With so many Scottish voters going to the polls, there could be a spillover effect resulting in higher turnout levels in future elections.
With so many Scottish voters going to the polls, there could be a spillover effect resulting in higher turnout levels in future elections
On Thursday people in Scotland are set to make one of the biggest political decisions of their lives. How important this vote is to the Scottish public couldn’t be better highlighted than in the record number of those in Scotland registered: nearly 97 per cent (4.29 million) of the total population aged 16 and over.
The knock on effect of so many people participating in the referendum can have a tremendous impact on democratic life in Scotland. At IPPR we’ve found that not only has election turnout declined over recent years, but it’s increasingly becoming unequal as younger and less affluent citizens remove themselves from the electoral process.
Voting matters because politicians are more likely to respond to the interests of those who turn out to the polling booths. The less young and poorer citizens go out to vote, the less politicians listen to them, creating a viscous cycle.
There are positive signs that this referendum will carry a number of Scots into the electoral process, many of whom may have not voted before. The turnout rate for the independence referendum is expected to be extremely high – with Alex Salmond himself predicting somewhere around 80 per cent.
According to the latest YouGov survey (conducted 9-11 September), 90 per cent of those polled said that they’re ‘absolutely certain’ that they’ll be voting. If turnout levels remain anywhere near this figure they’ll be well above the 64 per cent Scottish turnout rate in the 2010 general election and the 50 per cent turnout rate in the 2011 Holyrood election.
The same YouGov poll shows that nearly 86 per cent of people aged 16-24 will be voting (compared to 94 per cent of over 60s) while there will be virtually no difference between people of different occupational classes (92 per cent of ABC1 vs. 89 per cent of C2DE).
But this impact could last well beyond the referendum. In our report we also found that voting is habitual. In other words, if you do it once you’re very likely to do it again. With so many Scottish voters likely going to the polls there could be a spill over effect resulting in higher turnout levels in future elections (whether that be as part of the UK or in an independent Scotland).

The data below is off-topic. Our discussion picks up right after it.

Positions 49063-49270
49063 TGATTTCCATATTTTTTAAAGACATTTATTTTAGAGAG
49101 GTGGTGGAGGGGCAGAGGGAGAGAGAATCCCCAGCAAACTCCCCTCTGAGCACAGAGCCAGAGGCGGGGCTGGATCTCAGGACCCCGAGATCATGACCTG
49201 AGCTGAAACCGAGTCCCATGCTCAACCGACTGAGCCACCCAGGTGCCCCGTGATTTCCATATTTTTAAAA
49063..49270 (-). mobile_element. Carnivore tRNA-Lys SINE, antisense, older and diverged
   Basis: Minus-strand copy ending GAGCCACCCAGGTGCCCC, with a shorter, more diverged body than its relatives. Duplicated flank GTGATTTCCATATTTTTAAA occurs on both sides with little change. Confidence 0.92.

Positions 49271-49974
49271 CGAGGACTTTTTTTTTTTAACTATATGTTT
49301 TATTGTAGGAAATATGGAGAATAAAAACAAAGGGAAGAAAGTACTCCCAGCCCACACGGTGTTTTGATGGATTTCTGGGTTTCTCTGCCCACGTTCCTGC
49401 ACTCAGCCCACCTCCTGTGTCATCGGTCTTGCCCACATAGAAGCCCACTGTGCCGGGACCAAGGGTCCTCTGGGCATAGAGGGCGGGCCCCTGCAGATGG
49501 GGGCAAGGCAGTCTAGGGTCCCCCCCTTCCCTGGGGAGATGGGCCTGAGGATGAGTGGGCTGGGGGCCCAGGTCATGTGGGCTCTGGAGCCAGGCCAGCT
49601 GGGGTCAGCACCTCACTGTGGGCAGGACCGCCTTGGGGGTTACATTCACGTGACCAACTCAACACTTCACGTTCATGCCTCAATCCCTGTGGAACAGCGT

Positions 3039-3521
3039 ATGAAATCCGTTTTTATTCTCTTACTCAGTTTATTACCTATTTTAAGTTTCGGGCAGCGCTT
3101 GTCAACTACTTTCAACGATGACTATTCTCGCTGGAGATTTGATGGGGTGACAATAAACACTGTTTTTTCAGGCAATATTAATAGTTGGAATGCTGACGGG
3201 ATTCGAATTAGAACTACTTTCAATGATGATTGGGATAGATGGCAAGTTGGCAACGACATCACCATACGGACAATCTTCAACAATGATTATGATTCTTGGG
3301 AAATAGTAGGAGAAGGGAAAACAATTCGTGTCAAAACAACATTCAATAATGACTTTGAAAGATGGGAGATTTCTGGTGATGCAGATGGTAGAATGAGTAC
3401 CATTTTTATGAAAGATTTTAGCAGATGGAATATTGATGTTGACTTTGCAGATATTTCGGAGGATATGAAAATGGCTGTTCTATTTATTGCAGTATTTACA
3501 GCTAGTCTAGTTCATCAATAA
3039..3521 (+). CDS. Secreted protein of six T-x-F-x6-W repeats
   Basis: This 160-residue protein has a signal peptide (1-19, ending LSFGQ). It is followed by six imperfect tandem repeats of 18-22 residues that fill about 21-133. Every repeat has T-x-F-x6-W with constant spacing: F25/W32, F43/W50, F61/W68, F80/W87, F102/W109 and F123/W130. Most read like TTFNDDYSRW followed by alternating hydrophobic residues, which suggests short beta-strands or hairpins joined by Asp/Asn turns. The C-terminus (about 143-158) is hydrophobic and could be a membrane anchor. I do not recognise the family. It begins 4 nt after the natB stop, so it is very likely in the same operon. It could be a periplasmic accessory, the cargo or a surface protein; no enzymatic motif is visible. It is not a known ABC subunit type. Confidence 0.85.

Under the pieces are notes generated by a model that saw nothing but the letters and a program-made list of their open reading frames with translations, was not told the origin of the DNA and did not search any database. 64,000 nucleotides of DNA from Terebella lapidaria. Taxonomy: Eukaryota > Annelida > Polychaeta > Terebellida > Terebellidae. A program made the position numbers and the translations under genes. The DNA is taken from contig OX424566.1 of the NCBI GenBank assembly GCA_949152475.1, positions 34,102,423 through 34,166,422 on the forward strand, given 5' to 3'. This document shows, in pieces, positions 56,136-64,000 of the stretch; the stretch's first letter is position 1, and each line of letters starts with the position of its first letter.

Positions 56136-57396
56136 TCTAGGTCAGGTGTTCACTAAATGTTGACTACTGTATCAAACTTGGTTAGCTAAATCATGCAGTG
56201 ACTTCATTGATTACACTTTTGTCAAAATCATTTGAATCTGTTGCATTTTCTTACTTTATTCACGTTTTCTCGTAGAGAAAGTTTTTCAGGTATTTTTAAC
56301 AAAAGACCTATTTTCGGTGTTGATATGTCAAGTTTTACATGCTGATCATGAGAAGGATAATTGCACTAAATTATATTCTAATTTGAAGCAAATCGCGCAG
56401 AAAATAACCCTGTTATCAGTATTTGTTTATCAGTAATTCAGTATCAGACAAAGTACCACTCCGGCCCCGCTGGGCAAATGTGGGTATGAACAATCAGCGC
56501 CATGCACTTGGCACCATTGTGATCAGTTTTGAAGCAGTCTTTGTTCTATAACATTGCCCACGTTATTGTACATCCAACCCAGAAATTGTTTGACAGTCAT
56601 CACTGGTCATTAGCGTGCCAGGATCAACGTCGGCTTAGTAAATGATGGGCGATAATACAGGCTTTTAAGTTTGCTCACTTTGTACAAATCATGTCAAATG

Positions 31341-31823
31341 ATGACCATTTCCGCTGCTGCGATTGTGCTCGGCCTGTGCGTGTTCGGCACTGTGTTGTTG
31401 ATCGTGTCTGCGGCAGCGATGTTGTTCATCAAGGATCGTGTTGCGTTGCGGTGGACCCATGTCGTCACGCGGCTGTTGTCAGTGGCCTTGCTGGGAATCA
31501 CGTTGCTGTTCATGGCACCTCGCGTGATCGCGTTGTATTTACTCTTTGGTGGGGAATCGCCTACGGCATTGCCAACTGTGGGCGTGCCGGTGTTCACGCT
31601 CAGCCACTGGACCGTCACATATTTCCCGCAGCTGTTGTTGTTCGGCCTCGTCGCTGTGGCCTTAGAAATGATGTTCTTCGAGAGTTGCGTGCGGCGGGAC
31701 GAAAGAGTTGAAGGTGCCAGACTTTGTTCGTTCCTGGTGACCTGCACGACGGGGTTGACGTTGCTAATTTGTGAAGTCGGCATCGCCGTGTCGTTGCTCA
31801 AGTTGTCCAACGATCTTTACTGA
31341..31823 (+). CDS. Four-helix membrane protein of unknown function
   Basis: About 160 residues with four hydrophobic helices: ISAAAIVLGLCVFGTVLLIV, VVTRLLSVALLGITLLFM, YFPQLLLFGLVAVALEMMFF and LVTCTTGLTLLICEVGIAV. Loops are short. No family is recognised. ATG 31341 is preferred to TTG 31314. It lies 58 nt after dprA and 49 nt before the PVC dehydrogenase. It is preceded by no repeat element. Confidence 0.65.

There’s already some indication that the independence debate has had some effect. The below table compares the likelihood of individuals voting in the 2015 election by age group between England and Scotland (data are taken from the 2015 British Election Study conducted between May-June 2014).
|Neither likely nor unlikely||3||5||4||3||1|
|Neither likely nor unlikely||4||7||7||3||2|
Source: IPPR calculations from 2015 British Election Study (data available at www.britishelectionstudy.com)
Overall 9 per cent more Scottish voters than English voters say they’re ‘very likely’ to vote in 2015 (83 per cent in Scotland compared to 74 per cent in England). Younger voters in Scotland (between 18 and 24 years) are also more likely to say they will ‘very likely’ vote in 2015 than young people in England (68 per cent in Scotland compared to 54 per cent in England).
While the gap between young people and older people (60 years and over) remains wide in both countries, it’s considerably lower in Scotland compared to England (a 24 percentage point difference in Scotland compared to a 33 percentage point difference in England).
It’s quite possible that the intense debate over independence has awoken greater political engagement north of the border.
It is worth noting that these figures are of course indicative of what may happen in May 2015. In addition to this referendum, voters are more likely to feel further empowered than compared to a general election given the high stakes involved. This has become especially more relevant as the polls have narrowed in the last few weeks.
But such extreme differences between Scotland and England in the data show that public political engagement may have been reinvigorated as a result of the referendum. And this, coupled with so many exercising their voting rights for the first time on Thursday – or for some at least in a very long while, may encourage Scottish citizens to continue voting in high numbers for future elections.
Watching the turnout rates between England and Scotland in 2015 may be just as interesting as watching party results.
Glenn Gottfried is research fellow at IPPR
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